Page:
should be marked for fast pattern evaluation. PreprocessorOption *preprocOpt. /* must include a CONTENT_BUF_X */ void *boyer_ptr. LoopInfo *loop. union { void *ptr. ByteData *byte. URI or normalized – to search). Asn1Context *asn1. typedef struct _RuleOption { int optionType. BoyerMoore content information. typedef struct _ContentInfo { u_int8_t *pattern. etc. The most unique content. and a designation that this content is to be used for snorts fast pattern evaluation. } ContentInfo. u_int32_t incrementLength.}. In the dynamic detection engine provided with Snort. It includes the pattern. HdrOptCheck *hdrData. The option types and related structures are listed below. FlowFlags *flowFlags. } RuleOption. #define #define #define #define #define #define CONTENT_NOCASE CONTENT_RELATIVE CONTENT_UNICODE2BYTE CONTENT_UNICODE4BYTE CONTENT_FAST_PATTERN CONTENT_END_BUFFER 0x01 0x02 0x04 0x08 0x10 0x20 0x100 175 #define CONTENT_BUF_NORMALIZED . the integer ID for a flowbit. if no ContentInfo structure in a given rules uses that flag. u_int32_t patternByteFormLength. • OptionType: Content & Structure: ContentInfo The ContentInfo structure defines an option for a content search. PCREInfo *pcre. that which distinguishes this rule as a possible match to a packet. relative. u_int32_t flags. ContentInfo *content. CursorInfo *cursor. #define NOT_FLAG 0x10000000 Some options also contain information that is initialized at run time. and flags (one of which must specify the buffer – raw. the one with the longest content length will be used. Additional flags include nocase. FlowBitsInfo *flowBit. } option_u. ByteExtract *byteExtract. depth and offset. u_int32_t depth. int32_t offset. u_int8_t *patternByteForm. unicode. such as the compiled PCRE information.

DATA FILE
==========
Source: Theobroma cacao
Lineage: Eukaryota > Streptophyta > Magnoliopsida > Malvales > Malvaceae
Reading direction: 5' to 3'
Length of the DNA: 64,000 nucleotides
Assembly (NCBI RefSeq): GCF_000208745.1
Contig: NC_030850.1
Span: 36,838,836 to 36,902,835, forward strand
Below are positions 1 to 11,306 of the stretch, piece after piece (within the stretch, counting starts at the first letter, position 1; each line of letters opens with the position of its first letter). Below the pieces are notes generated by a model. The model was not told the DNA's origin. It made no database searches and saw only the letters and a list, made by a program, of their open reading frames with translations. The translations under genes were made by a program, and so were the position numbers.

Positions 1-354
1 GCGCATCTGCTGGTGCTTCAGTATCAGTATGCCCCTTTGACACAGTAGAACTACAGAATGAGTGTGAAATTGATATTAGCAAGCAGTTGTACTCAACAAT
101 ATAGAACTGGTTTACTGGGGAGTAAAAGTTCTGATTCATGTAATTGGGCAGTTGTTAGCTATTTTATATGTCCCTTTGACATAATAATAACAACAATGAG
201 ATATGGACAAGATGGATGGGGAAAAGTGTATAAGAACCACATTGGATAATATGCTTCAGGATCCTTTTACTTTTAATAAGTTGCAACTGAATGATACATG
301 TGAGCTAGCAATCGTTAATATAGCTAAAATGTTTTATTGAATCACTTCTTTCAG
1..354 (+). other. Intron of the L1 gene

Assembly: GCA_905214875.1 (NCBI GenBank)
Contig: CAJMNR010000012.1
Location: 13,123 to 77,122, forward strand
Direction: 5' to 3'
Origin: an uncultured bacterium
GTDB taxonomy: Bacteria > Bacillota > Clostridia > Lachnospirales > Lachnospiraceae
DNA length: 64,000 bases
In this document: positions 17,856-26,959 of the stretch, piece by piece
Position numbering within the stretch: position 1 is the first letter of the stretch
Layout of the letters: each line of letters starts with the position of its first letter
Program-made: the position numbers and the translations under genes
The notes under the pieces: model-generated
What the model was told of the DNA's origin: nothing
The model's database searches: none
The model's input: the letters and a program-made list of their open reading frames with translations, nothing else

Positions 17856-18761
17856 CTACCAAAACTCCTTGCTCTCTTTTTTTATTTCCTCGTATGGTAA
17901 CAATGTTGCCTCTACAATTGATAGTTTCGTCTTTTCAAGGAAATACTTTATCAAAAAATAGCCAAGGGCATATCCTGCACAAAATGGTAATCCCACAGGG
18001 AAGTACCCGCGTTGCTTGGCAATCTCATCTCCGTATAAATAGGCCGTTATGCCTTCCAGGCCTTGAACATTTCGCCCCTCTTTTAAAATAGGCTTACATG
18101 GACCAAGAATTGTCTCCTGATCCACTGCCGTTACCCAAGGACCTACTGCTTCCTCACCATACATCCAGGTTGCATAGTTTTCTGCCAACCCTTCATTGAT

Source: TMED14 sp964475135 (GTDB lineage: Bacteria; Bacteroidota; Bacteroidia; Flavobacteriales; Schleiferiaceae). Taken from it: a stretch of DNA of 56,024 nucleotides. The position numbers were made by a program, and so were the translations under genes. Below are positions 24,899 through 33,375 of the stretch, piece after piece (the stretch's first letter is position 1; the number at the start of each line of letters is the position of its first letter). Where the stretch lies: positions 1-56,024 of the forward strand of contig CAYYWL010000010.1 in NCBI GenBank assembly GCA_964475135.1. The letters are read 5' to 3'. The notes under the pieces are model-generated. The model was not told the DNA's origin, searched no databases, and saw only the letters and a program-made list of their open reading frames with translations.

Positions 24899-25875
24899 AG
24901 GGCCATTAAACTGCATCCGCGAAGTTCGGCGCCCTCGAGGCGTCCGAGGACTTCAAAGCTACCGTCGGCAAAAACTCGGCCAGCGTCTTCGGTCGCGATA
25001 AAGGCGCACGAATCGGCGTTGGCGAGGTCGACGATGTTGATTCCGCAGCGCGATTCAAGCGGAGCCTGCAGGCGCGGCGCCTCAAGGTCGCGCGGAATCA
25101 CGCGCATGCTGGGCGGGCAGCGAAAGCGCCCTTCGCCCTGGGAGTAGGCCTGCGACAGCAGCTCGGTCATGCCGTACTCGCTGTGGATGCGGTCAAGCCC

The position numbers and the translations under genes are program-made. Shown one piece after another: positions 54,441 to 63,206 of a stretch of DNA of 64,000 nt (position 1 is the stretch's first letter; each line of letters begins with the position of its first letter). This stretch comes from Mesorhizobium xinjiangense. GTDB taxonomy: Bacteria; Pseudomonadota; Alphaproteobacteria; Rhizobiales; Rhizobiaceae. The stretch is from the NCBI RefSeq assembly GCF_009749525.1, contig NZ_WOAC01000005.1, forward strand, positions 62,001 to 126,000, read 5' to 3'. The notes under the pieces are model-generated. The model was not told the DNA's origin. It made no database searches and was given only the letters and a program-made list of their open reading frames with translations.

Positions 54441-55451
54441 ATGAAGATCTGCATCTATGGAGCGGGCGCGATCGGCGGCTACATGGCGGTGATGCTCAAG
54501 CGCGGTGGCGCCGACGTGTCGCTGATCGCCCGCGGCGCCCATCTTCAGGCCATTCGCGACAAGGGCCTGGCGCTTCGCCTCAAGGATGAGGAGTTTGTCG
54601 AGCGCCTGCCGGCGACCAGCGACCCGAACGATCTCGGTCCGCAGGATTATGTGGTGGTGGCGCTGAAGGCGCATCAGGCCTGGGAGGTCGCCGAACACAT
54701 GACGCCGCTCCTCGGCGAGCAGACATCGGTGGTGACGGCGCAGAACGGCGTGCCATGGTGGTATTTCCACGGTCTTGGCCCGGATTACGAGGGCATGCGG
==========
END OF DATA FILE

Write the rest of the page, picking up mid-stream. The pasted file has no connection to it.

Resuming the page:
void *compiled_extra. u_int32_t compile_flags. which specify the direction (from server. u_int32_t flags.h provides flags: PCRE_CASELESS PCRE_MULTILINE PCRE_DOTALL PCRE_EXTENDED PCRE_ANCHORED PCRE_DOLLAR_ENDONLY PCRE_UNGREEDY */ typedef struct _PCREInfo { char *expr. • OptionType: Flowbit & Structure: FlowBitsInfo The FlowBitsInfo structure defines a flowbits option. #define #define #define #define #define #define #define FLOWBIT_SET FLOWBIT_UNSET FLOWBIT_TOGGLE FLOWBIT_ISSET FLOWBIT_ISNOTSET FLOWBIT_RESET FLOWBIT_NOALERT 0x01 0x02 0x04 0x08 0x10 0x20 0x40 typedef struct _FlowBitsInfo { char *flowBitsName. pcre flags such as caseless. It includes the PCRE expression.#define CONTENT_BUF_RAW #define CONTENT_BUF_URI 0x200 0x400 • OptionType: PCRE & Structure: PCREInfo The PCREInfo structure defines an option for a PCRE search. } FlowBitsInfo. established session. /* must include a CONTENT_BUF_X */ } PCREInfo.h. etc. to server). /* pcre. u_int32_t id. and flags to specify the buffer. void *compiled_expr. unset. toggle. isnotset). isset. as defined in PCRE. It includes the name of the flowbit and the operation (set. It includes the flags. u_int32_t flags. u_int8_t operation. #define FLOW_ESTABLISHED 0x10 #define FLOW_IGNORE_REASSEMBLED 0x1000 #define FLOW_ONLY_REASSMBLED 0x2000 176 . • OptionType: Flow Flags & Structure: FlowFlags The FlowFlags structure defines a flow option.